In the real world, writing unit and integration tests that include HTTP requests can be fraught with peril. Slow and indeterministic tests can be the norm. How can you write deterministic, repeatable tests for HTTP requests within your Python app or service? How can you run these same tests offline?
VCR.py is the answer.
The VCR.py library records the responses from HTTP requests made within your unit tests. The first time you run your tests using VCR.py is like any previous run. But the after VCR.py has had the chance to run once and record, all subsequent tests are:
In the following sections, you will learn how to get started using VCR.py and how you can use its API to achieve the benefits mentioned above.
VCR.py requires Python version 3.5 or greater and is available to download using
To install VCR.py using
pip, you can run the following command:
pip install vcrpy
Once the library is downloaded, you can import it and start creating recordings that VCR.py calls "cassettes". VCR.py works primarily via the
@vcr decorator. You can import this decorator by writing:
With the library installed and imported, you can now begin capturing HTTP requests within your unit tests. Every time VCR.py captures a unit test, it creates a cassette. A cassette is a
.yaml file that VCR.py uses to record the response metadata from an HTTP request. You can create a basic cassette like this:
1 2 3 4 5 6 7 8 9 10
import vcr import requests import unittest class GoogleTest(unittest.TestCase): @vcr.use_cassette('fixtures/cassettes/google_get.yaml') def test_get_google_home_page(self): response = requests.get('https://google.com') self.assertEqual(response.status_code, 200)
After you have installed the "requests" library, you can execute the above test using unittest via the following command:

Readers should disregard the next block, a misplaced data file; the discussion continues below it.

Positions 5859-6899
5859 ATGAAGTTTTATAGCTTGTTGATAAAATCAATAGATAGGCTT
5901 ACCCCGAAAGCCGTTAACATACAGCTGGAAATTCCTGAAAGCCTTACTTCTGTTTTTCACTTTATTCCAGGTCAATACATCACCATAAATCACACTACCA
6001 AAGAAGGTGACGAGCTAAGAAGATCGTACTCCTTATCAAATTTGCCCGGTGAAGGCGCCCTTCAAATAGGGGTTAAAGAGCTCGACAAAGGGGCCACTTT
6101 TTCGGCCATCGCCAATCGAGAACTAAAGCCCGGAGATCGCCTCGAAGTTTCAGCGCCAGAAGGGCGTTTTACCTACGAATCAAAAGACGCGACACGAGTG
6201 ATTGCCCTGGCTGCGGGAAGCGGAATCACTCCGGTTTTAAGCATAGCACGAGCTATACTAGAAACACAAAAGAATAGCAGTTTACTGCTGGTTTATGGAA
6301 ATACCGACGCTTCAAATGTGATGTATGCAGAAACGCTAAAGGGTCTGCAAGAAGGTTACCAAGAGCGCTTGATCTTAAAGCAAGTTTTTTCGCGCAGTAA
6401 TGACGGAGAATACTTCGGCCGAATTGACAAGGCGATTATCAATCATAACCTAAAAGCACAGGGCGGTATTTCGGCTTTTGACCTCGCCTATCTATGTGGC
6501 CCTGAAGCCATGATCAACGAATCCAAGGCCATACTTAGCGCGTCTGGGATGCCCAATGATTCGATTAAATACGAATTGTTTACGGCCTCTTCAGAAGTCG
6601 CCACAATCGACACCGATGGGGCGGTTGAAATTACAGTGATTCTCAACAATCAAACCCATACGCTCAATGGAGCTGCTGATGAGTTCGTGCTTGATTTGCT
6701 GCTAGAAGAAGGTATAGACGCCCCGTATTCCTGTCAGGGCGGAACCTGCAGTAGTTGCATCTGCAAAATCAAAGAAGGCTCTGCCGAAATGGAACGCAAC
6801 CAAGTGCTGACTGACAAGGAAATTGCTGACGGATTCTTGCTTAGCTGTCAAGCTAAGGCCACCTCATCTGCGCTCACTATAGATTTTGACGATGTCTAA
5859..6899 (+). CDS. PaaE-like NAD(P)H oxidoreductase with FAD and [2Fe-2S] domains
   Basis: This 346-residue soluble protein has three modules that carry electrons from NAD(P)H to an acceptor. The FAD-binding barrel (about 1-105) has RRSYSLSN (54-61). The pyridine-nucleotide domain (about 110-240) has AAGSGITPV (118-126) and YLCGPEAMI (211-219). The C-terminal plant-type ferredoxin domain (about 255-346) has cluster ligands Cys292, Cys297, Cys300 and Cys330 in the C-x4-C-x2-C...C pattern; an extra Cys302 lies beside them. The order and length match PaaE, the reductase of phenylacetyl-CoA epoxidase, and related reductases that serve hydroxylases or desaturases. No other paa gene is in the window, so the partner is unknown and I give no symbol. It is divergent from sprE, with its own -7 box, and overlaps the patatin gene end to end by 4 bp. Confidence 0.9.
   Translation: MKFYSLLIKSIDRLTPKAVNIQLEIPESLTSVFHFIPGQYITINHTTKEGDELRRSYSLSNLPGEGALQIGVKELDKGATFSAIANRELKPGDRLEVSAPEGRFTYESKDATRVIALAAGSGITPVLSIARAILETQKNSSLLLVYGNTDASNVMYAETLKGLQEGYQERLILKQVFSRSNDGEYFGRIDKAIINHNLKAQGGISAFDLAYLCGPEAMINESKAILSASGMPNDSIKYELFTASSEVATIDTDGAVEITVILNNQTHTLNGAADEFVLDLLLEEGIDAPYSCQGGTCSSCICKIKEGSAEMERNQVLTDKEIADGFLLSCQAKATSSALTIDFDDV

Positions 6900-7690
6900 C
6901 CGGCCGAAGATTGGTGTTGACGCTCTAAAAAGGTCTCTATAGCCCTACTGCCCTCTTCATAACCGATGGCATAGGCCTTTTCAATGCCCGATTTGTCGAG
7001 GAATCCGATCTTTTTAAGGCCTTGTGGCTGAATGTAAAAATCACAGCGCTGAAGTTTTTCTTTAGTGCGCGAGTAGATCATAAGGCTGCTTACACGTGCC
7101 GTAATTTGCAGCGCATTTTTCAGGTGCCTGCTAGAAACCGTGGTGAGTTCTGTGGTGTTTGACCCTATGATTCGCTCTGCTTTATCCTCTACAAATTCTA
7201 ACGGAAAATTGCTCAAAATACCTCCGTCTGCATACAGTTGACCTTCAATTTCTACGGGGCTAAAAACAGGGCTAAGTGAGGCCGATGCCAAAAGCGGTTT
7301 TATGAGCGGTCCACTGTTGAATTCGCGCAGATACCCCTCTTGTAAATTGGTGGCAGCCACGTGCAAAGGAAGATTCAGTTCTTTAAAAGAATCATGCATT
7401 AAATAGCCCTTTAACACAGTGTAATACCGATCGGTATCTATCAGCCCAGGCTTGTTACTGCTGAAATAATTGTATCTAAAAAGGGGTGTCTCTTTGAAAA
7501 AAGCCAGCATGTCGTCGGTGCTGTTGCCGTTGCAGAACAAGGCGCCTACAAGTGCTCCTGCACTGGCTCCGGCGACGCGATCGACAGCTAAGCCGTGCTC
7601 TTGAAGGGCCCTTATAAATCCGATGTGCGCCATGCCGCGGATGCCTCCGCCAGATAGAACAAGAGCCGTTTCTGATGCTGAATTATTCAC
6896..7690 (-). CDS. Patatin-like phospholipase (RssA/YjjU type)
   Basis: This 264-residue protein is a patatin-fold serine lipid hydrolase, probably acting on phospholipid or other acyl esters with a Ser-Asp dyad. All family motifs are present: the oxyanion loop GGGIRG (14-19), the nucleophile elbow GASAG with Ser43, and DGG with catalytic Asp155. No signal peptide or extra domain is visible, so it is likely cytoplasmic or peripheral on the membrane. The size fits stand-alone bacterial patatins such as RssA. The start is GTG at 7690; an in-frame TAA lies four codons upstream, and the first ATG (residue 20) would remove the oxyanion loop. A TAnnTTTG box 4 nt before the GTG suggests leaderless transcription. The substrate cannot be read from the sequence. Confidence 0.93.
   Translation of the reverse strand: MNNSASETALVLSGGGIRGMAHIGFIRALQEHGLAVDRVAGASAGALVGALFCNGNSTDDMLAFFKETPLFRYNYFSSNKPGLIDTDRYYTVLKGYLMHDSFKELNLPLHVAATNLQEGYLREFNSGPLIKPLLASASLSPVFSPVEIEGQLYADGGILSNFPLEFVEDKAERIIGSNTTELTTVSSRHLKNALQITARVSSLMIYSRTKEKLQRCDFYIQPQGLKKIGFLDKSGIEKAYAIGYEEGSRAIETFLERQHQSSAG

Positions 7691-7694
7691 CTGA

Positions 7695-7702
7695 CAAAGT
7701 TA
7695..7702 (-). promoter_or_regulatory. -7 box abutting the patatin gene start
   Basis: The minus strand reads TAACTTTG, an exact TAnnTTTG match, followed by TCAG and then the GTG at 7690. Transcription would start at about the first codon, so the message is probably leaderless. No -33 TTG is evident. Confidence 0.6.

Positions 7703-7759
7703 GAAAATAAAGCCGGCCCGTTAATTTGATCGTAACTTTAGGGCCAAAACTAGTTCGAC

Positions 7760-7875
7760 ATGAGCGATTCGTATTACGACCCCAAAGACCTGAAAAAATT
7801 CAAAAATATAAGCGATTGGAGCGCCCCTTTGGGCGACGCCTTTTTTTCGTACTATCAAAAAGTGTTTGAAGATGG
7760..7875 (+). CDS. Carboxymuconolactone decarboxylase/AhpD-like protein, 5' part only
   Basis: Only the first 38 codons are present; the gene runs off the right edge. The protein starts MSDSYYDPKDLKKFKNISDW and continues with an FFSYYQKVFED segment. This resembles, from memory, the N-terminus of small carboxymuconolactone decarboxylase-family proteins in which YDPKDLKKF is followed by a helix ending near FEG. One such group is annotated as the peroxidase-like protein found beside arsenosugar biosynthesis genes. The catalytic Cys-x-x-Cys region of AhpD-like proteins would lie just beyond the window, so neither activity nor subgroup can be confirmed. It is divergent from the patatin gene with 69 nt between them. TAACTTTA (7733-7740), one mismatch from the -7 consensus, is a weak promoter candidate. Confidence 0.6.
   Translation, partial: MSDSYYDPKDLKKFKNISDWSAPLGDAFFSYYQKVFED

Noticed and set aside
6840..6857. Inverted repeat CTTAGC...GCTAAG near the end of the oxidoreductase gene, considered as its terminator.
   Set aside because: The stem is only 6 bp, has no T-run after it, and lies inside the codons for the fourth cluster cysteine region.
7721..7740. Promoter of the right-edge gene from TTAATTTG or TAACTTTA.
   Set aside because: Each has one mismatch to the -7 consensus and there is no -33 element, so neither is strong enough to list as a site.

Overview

python -m unittest ./path/to/unit/test/file.py
The first time that the above test was run on my machine, it finished in ~0.5 seconds and the
google_get.yaml cassette was created within the
fixtures directory. However, the second time this test was run, it finished in 0.03 seconds - 16x as fast as the original. This, however, is a contrived example. The Google homepage is an extremely fast GET request from the start. But I am sure that you can see how VCR.py makes unit tests much faster. The primary speed benefit is realized when your unit tests contain many HTTP requests that are likely much slower than the preceding example.
VCR.py has four recording modes. These include:
These recording modes tell VCR.py how to record its cassettes, if at all. The first recording mode,
once, is the default mode. In this mode, the first time that a unit test is run, VCR.py will record the HTTP requests within it and create a cassette. Every time after, VCR.py will verify the test against the created cassette, creating a new cassette if none exists. In this mode, an error will also be thrown if VCR.py captures an HTTP request that is not verifiable against an existing cassette.
The second mode,
new_episodes, builds off of the first mode in that it will stop any error from being thrown when new HTTP requests are detected. Instead, this mode will simply record the new request(s) and update the existing cassette.
none recording mode is exactly like the first, except that it requires there to be an existing cassette in place. This record mode, like
once, will ensure that new requests are not made.
all recording mode basically tells VCR.py to always create a new cassette. By using this recording mode, you will lose the majority of the benefits of VCR.py, so use it with caution! The primary benefit of this recording mode is temporary. It is useful when you want to force VCR.py to rebuild a particular cassette.
You can set the recording mode of your unit test by using the
record_mode named argument to the
@vcr decorator like this:
In this guide, you learned about the VCR.py library in-depth. You learned how you can use VCR.py to make your Python tests repeatable, offline-capable, and fast! You learned about the different record modes that VCR.py offers and how you can use them to write unit tests. For more information, including advanced usage, check out the VCR.py documentation.